That makes sense. I don’t think it gives anything away to say that the book deals a lot with who gets to tell certain stories and who gets left out of those tellings. I’m curious if you came away with any ideas about why we often remember certain experiences so differently than other people who were there for the same events.
I think it’s a really fascinating thing. I sometimes wish I had been a cognitive scientist, because the mind works in such interesting ways, and all the metaphors we have for understanding our own minds are so flawed. In some ways we imagine that memory is kind of a digital recording – we think, “I was there with my eyes open, so that experience must have just poured itself into my brain,” but that’s not how memory works. What we retain or what matters to us is so individualized that I’m no longer surprised at all by the ways in which my memory of an event I shared with someone will completely diverge from their memory of it. It’s really interesting and I think it has to do with what we value and who we are. Everything is subjective. It’s very difficult to arrive at a consensus.
Definitely. I think about it with my own childhood; I have a brother, and we sometimes remember such different versions of the same events. It always makes me wonder if my memory is subconsciously rewriting those experiences in a certain way or if that is just how all memory works – if our minds are always picking and choosing different things to remember without us realizing it.
Absolutely. And even the ways in which we form narratives about our lives and our families. I’ve had times when I had certain narratives in my mind about my parents’ lives, and then when I relate that information back to them they’ll say, “That’s not what I told you,” or “That’s not true.” So the story has somehow taken a different form in my mind.
So the book deals with a lot of gray areas in various types of relationships: friendships, couples, and the relationships between these teenage students and their teachers. Did you set out to explore those gray areas, or did that theme emerge more naturally?
I think it was a little bit of both. When I started writing this material, one of the things I was interested in was the role of the teacher, and the ways in which that teacher would impact this relationship between the two students. So I was already interested in that kind of power dynamic. But the ways in which that ended up being explored elsewhere in the book mostly evolved of their own accord. Part Two sort of spooled out without my consciously thinking about how Karen’s experience would be a parallel case to the other experiences in Part One. I think when writing is going well, those connections are being made beneath the surface, and as the writer you’re not necessarily aware of the fact that things are thematically knitting together.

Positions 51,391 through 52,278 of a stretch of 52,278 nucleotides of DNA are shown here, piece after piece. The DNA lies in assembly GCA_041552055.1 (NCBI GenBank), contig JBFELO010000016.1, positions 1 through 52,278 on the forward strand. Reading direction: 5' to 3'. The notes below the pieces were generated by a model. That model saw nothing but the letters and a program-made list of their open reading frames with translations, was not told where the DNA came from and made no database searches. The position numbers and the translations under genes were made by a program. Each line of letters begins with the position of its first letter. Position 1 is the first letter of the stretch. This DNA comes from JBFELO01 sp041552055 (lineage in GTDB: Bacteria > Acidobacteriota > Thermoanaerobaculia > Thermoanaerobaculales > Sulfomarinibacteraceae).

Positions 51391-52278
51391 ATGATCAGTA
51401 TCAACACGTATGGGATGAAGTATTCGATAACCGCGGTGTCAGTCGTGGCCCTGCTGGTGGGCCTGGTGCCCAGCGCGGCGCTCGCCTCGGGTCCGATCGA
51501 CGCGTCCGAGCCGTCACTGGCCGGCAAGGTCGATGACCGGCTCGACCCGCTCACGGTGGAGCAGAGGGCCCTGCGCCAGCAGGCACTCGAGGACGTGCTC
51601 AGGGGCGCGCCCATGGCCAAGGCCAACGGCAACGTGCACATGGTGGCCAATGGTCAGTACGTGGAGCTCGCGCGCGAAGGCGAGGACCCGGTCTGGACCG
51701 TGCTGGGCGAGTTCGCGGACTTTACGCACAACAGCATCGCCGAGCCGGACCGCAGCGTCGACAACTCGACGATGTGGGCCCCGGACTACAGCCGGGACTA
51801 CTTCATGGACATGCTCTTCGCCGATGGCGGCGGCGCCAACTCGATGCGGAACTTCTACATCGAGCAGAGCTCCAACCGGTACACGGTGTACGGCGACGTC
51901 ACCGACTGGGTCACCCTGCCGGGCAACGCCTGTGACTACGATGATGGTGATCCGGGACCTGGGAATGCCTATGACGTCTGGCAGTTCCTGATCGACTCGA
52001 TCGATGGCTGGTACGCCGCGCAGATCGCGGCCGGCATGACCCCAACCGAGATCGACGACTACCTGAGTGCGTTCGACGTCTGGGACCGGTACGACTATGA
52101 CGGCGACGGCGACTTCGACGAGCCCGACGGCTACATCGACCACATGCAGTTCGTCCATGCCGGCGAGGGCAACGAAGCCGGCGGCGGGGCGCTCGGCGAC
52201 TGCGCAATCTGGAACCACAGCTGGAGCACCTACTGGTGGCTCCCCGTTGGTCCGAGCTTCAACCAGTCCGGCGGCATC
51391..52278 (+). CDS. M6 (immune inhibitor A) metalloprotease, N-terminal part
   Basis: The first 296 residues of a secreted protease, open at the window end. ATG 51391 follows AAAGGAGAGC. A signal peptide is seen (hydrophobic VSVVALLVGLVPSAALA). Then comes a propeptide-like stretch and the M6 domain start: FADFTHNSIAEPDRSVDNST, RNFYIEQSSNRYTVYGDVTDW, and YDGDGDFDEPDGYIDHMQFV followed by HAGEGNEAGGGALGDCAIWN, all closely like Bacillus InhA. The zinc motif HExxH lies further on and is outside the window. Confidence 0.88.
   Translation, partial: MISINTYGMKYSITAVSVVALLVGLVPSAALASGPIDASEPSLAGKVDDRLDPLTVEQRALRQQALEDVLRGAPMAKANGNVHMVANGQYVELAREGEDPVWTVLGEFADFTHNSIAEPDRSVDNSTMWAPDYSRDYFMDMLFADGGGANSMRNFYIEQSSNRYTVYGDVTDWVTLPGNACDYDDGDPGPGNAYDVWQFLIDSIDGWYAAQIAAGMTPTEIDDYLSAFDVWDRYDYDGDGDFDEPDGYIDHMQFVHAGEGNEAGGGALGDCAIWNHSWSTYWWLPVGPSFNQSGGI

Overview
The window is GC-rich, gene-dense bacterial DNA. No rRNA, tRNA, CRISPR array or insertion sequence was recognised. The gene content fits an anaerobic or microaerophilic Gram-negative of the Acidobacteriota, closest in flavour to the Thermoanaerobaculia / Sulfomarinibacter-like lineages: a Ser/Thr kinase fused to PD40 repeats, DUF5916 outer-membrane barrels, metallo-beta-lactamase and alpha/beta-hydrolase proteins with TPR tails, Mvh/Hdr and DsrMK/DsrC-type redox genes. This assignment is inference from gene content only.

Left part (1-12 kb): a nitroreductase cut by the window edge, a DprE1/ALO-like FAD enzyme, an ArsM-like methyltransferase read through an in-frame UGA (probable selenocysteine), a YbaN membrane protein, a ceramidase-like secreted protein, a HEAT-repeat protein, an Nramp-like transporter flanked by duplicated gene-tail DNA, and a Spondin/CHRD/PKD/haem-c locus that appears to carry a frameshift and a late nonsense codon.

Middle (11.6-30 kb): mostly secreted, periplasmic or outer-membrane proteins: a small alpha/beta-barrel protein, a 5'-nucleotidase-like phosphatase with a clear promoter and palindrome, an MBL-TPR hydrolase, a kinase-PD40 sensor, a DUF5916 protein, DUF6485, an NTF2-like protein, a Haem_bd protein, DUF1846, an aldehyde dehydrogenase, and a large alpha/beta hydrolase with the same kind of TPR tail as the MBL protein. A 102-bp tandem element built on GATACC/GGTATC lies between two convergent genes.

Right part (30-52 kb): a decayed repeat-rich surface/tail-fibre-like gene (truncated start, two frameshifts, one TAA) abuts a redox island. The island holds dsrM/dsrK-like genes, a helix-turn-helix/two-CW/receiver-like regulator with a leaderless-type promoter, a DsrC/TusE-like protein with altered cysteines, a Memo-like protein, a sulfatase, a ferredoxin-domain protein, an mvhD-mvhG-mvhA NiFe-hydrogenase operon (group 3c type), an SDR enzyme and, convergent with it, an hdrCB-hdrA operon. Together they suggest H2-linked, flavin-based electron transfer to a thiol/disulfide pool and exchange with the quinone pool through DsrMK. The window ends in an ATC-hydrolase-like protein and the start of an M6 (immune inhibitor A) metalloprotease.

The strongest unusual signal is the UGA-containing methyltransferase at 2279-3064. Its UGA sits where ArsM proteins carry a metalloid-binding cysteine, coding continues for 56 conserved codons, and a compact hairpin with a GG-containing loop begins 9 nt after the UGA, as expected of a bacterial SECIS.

I think the student-teacher power dynamic is often different within creative fields – in this case, acting. The students are being taught to draw on very intimate experiences and emotions for the sake of their art. There’s that great scene toward the beginning of the book when Mr. Kingsley is having the students crawl around and physically collide with each other in the dark, and he keeps telling them to “open themselves up.”
Right – and not to have borders or boundaries. It’s very contradictory, because they are supposed to discipline themselves to be loose and free. It is interesting to look at teacher-student dynamics within those creative worlds in which a lot of value is placed on non-conformity. There is sort of an implicit scorn for convention, and so those relationships can often take place in this space where everyone feels like the rules shouldn’t apply, or that the rules are constricting or anti-creative. Taking self-protective measures gets mistaken for being anti-creative and, especially for these very young people who are inexperienced, that can be devastating.
I wondered how much the political climate with #MeToo played into your decision to tell this story now. Much of the book deals with these young female students’ relationship with Mr. Kingsley, their older male teacher whom they idolize.